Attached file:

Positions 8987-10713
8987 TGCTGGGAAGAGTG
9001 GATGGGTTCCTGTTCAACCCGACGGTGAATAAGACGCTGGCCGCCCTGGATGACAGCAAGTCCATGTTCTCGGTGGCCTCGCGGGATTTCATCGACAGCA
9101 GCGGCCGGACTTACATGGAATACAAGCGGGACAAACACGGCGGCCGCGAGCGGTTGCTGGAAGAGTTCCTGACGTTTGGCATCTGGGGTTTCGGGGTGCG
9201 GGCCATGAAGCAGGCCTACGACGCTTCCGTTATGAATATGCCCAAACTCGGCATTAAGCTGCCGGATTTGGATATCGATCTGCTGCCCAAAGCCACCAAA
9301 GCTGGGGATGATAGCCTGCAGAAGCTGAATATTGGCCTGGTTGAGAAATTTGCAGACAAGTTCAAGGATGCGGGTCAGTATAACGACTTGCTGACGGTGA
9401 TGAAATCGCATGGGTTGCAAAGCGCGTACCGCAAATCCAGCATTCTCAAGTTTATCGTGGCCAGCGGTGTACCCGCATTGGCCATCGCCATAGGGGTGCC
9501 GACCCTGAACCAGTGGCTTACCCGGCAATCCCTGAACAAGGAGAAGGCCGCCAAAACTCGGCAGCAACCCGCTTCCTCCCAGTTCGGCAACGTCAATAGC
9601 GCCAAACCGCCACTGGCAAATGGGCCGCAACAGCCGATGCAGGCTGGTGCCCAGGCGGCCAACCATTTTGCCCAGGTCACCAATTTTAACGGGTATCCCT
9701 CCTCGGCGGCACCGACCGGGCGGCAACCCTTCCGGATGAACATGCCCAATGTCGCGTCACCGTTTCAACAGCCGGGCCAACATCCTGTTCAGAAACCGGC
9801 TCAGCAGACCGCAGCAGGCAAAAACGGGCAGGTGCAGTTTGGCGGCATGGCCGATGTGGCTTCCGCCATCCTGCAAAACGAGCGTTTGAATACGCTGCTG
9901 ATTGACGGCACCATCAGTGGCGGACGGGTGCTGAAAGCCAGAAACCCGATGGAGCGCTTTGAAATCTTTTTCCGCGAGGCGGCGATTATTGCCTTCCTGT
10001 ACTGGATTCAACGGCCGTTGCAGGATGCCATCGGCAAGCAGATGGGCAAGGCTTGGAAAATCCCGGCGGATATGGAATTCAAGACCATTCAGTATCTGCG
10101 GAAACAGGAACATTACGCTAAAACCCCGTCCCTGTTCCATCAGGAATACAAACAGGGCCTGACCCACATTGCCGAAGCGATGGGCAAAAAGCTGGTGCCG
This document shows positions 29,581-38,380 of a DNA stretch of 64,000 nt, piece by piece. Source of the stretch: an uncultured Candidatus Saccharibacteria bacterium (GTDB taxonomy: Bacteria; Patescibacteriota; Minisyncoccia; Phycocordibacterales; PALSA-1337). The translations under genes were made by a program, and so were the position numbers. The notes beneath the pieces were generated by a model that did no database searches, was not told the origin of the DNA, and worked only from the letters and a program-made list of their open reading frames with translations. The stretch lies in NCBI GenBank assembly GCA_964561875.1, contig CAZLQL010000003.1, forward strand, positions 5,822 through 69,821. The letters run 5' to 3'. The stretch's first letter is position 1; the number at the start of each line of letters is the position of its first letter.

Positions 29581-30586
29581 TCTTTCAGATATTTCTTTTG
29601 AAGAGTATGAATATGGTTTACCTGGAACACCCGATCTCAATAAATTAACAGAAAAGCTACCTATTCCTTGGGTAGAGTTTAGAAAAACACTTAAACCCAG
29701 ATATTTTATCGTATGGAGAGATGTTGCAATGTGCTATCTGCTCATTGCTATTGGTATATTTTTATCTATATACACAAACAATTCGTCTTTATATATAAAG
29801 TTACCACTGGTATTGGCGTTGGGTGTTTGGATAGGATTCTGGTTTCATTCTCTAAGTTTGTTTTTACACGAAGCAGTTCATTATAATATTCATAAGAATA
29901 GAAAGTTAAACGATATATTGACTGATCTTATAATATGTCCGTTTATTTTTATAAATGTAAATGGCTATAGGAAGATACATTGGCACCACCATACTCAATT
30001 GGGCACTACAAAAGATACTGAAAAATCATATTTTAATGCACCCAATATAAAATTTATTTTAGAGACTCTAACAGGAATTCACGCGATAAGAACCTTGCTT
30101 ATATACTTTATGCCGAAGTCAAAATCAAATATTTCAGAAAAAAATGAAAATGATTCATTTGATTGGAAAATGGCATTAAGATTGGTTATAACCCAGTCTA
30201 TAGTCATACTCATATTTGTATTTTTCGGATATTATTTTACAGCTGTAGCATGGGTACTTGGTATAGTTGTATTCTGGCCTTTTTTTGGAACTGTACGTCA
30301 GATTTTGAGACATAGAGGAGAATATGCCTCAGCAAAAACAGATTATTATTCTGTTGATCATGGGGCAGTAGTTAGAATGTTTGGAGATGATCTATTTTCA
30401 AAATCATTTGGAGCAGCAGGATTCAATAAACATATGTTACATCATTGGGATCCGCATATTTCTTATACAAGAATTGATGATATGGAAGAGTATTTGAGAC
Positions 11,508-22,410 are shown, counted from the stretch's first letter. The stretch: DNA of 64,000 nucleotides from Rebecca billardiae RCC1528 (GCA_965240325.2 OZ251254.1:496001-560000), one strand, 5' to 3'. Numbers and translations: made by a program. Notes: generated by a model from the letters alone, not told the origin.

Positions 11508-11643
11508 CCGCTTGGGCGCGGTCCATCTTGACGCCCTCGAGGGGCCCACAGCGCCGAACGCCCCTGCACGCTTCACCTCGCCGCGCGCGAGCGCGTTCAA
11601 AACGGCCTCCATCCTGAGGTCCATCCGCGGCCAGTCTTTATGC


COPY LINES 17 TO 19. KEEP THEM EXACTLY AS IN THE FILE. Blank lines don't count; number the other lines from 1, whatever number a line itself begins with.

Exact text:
29581 TCTTTCAGATATTTCTTTTG
29601 AAGAGTATGAATATGGTTTACCTGGAACACCCGATCTCAATAAATTAACAGAAAAGCTACCTATTCCTTGGGTAGAGTTTAGAAAAACACTTAAACCCAG
29701 ATATTTTATCGTATGGAGAGATGTTGCAATGTGCTATCTGCTCATTGCTATTGGTATATTTTTATCTATATACACAAACAATTCGTCTTTATATATAAAG